As someone who’s heavy and is losing weight, I don’t have any dressy clothes in my closet that fit. So, I wore a nice pair of jeans, tennis shoes and a button-down shirt. Turns out, many of the men in the church also wore this style. It reminds me a little of that one church’s slogan: “Dress casual. Jesus did.” Nothing is more embarrassing than to go into a church and see you’re extremely under-dressed.

Overall, I liked FBC in Vassar. There are two other churches in the area I plan to check out, but I definitely liked what I saw. And, of course, it’s only a few blocks away from our house.

I come from a Baptist/Independent Fundamental Churches of America/Non-denominational background. Here’s what I look for in a church:

Teaching of the Bible. Preaching is great, but I really like it when a pastor digs deep into what the Word says and telling how it can be applied to our own lives. Two former pastors, including Don Ohm of San Antonio’s Lighthouse Baptist Church, are great at this. You come away knowing something about the Bible and its historical backgrond.

Separating personal preferences from convictions. In Baptist circles, I’ve seen this far too much as the lines between personal preferences and convictions frequently get too blurred. One pastor decides he doesn’t like Michael W. Smith’s music, and then soon it becomes a Biblical dogma that Smith’s music is not to be listened to. I remember once that the late Dr. Jack Hyles once referred to the “Jesus is the Answer” singer as “Michael W. Smut”. It’s one thing to not like the Power Rangers or the Teenage Mutant Ninja Turtles (I personally find the turtles very obnoxious), but if you’re going to tell your youth group they’re “new age”, do research to see what they are about, compare it with the Bible and make sure it’s really harmful rather than just a harmless kids’ entertainment.

Contemporary music. I used to be vehemently opposed to Contemporary Christian Music, until I started learning a few things. First, as one pastor once said, today’s CCM is tomorrow’s traditional music. IFB-ers love Fanny Crosby’s hymns, but my understanding is in her day she was considered pretty worldly and radical with her music. I love songs like Watermark’s “More Than You’ll Ever Know”, Stacie Orrico’s “Don’t Look At Me”, Rebecca St. James’ “Don’t Worry” and Crystal Lewis’ “Only Fools”. Huge blessings, including the evil Michael W. Smith’s song “Jesus is the Answer”. I even like Petra’s version of “The Graverobber” and “Not of This World”. It’s ok to use an amplified guitar in church, kids. And it’s also ok to use drums and a bass guitar. Heck, when I was at a Baptist church in Mexico back in 1990, guess what they used for musical accompaniment? An electric guitar!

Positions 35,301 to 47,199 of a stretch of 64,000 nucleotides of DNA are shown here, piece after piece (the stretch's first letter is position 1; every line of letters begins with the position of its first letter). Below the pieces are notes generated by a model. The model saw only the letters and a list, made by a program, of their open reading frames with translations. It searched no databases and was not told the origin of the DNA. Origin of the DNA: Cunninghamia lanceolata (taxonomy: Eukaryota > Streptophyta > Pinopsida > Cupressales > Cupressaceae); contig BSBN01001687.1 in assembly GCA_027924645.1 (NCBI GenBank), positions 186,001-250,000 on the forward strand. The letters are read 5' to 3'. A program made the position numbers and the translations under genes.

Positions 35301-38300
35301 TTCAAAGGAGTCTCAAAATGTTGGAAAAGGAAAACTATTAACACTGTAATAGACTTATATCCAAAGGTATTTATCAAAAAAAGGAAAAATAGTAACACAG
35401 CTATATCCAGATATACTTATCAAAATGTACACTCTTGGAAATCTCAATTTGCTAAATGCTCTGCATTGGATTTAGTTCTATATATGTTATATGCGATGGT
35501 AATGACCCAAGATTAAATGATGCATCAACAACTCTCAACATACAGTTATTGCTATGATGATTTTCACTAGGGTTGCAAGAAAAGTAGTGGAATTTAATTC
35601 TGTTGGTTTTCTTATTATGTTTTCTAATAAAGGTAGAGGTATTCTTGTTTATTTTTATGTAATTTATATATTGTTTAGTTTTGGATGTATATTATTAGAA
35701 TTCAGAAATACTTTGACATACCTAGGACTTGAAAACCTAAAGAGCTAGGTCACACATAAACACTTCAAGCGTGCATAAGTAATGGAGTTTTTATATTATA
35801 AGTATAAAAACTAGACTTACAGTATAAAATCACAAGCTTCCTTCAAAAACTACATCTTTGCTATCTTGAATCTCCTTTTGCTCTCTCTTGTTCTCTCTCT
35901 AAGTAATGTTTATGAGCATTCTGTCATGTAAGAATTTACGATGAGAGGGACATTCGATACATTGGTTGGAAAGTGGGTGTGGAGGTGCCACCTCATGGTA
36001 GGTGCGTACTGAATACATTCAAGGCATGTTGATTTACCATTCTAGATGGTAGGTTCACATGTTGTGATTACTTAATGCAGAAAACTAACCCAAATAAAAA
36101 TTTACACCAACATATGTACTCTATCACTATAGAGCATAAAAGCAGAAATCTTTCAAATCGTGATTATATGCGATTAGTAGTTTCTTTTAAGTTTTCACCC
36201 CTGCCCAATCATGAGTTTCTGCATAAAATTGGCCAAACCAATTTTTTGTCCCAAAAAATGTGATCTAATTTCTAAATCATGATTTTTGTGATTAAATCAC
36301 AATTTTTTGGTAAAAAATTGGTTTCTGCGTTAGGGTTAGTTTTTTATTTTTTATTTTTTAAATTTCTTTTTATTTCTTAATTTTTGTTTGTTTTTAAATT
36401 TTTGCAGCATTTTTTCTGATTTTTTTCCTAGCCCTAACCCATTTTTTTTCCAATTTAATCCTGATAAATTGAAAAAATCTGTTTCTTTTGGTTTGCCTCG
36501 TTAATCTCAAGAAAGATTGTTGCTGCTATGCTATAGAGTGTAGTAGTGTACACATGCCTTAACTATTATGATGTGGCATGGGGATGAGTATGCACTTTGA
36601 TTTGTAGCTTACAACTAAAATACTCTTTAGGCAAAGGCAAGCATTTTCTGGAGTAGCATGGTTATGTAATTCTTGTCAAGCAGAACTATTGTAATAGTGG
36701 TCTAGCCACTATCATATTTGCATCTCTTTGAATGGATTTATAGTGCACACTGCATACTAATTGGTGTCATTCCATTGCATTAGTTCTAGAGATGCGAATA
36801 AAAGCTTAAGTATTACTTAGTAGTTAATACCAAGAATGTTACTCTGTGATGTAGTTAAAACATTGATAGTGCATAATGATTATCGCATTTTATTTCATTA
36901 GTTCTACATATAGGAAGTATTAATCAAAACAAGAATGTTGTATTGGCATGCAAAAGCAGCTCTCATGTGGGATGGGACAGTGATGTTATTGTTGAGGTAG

Various activities. A church needs to busy itself serving its members, encouraging people, edifying and evangelizing the community.

Children’s programs. I’m not just talking about Awana or Patch the Pirate, nor am I just talking about Sunday School and Children’s Church. There needs to be activities for children during Sunday night services, midweek services and during revival meetings. When kids are stuck in adult services, they get bored. Very. Quickly. Nothing’s worse than for kids to associate church with boredom.

Keeping things fresh and thinking outside the box. Churches that adopt the “We’ve never done it this way before” attitude are doomed–especially with how our society (and especially technology) is constantly changing. Even Pope Benedict XVI has recently encouraged Catholic ministers to use the internet and blog as a way of reaching out to parishioners.

Richard Zowie has been a Christian since 1981 and blogs here about Christian issues. Post comments here or e-mail him at